A Tumultuous 2020 for the Timeshare Industry

2020 was a whirlwind of economic anxiety, epidemiological uncertainty, and ultimately a horrifying moment of national tragedy and grief. The COVID-19 pandemic threw an industry that was already receiving a steady stream of consumer complaints into total disarray.

As we highlighted earlier, developers have closed properties, shuttered North American sales centers, and offered short-term cancellations, while brokers and rental sites have faced squeezes from last-minute cancellations. Meanwhile, social media has exploded with angry comments from those who’ve been affected by policies that at times seemed to be changing by the minute.

Many guests are simply unable to take on the risk to their health that travel can expose them to. So many of these customers are just not able to get any use out of their timeshare during these times, and justifiably feel that they have been taken advantage of.

There have been a few encouraging moves. Some timeshare companies, such as Hilton Grand Vacations Club, are leveling out the playing field for their customers by making policies that postpone the expiration of points and canceling certain transaction fees. Unfortunately, other new policies have added barriers to the already complex process of exiting a timeshare.

Aside from an amplified version of the typical poor communication and mismanagement that we’re used to seeing from major timeshare developers, there were some COVID-related actions that were shocking even by the timeshare industry’s standards.

Orlando Sentinel reported that a Westgate Resorts executive “offered to use coronavirus relief money from the federal government to give short-term jobs to travel bloggers to write stories promoting the company’s resorts.”

Additionally, Diamond Resorts sent out an email to customers last April stating that they’ve “identified ways to provide financial relief to members through refinancing options,” but the fine print made clear that the email was “being used for the purpose of soliciting timeshare sales.” As it turns out, this so-called “refinancing option” was to buy more timeshare points and become more in debt.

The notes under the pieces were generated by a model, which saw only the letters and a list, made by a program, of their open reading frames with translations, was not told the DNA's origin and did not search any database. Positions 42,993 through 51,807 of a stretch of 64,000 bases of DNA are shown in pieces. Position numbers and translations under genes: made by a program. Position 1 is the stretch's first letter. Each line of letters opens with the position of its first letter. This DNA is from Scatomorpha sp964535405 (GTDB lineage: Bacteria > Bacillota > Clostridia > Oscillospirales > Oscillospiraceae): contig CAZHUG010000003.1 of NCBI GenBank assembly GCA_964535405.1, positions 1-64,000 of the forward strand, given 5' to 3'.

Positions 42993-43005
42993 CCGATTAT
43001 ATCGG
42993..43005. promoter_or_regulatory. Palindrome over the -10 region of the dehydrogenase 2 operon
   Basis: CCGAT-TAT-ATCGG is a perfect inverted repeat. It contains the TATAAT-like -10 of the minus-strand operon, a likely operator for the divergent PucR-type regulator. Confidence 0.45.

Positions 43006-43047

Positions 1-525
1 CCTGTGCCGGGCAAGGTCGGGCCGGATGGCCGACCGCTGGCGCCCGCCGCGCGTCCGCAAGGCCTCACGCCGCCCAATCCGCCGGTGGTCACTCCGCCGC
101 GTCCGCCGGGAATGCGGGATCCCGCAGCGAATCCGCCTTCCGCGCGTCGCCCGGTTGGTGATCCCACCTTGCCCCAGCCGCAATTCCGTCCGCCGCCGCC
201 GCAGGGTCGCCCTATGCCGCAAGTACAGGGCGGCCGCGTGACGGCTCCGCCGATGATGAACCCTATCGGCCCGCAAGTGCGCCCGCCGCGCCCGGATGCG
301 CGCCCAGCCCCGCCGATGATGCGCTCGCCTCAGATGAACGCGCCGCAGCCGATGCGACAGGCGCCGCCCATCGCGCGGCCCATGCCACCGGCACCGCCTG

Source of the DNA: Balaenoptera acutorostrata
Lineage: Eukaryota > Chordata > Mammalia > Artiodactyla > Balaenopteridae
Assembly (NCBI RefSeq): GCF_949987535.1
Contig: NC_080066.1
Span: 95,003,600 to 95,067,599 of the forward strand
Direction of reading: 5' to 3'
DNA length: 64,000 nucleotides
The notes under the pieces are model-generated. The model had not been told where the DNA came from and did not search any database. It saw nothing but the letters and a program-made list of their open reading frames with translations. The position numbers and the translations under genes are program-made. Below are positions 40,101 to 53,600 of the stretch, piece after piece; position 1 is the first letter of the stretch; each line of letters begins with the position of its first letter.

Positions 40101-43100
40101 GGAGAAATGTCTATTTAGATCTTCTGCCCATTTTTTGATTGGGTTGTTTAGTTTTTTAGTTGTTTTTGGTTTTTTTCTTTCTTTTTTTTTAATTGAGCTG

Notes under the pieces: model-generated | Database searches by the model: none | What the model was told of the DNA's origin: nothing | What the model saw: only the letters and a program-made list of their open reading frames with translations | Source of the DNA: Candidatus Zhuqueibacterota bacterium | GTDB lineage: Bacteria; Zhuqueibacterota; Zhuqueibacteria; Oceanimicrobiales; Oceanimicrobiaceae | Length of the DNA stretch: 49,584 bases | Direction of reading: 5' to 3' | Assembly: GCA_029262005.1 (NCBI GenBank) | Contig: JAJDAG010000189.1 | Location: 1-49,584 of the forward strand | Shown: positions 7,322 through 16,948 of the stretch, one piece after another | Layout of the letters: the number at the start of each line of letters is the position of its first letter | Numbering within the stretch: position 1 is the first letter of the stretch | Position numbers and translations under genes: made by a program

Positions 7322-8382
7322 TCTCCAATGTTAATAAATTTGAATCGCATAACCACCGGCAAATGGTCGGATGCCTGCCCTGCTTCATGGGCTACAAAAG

Finally, in Wyndham Destinations’ 2020 Q1 earnings call, CEO Michael Brown said that the developer would have to focus more on “owner sales” to keep earnings afloat amid COVID-19 — in other words, shamelessly pushing upgrades on existing members.

Timeshare Exit Team’s CEO and Founder Brandon Reed spoke with Forbes.com last year about the timeshare industry and how it’s been failing consumers since long before COVID-19 landed on our shores.

“We’ve had people in our office tell us they are contemplating suicide because they cannot get rid of a timeshare that is ruining them financially,” Reed said. “It’s so important to get some basic protections in place.”

The feature in Forbes.com included stories from the likes of Wayne McClellan. A former Dupont senior executive in Houston who had bought a timeshare, McClellan and his wife had developed health problems and needed to cancel their timeshare contract, but no one at Westgate would do that. Luckily, Timeshare Exit Team stepped in to help.

While it’s especially dispiriting to see stories like Wayne’s in the news amid such a once-in-the-lifetime economic and public health catastrophe, Timeshare Exit Team will remain vigilant into 2021 by making sure we’re doing everything in our power to help out consumers in need, as expeditiously as possible.

Because after helping more than 22,000 timeshare owners out of their contracts, we’re not going to be stopped by a virus. We hope that 2021 offers more relief for timeshare owners, and as always, we’ll be standing by to help if the resorts are not.

 

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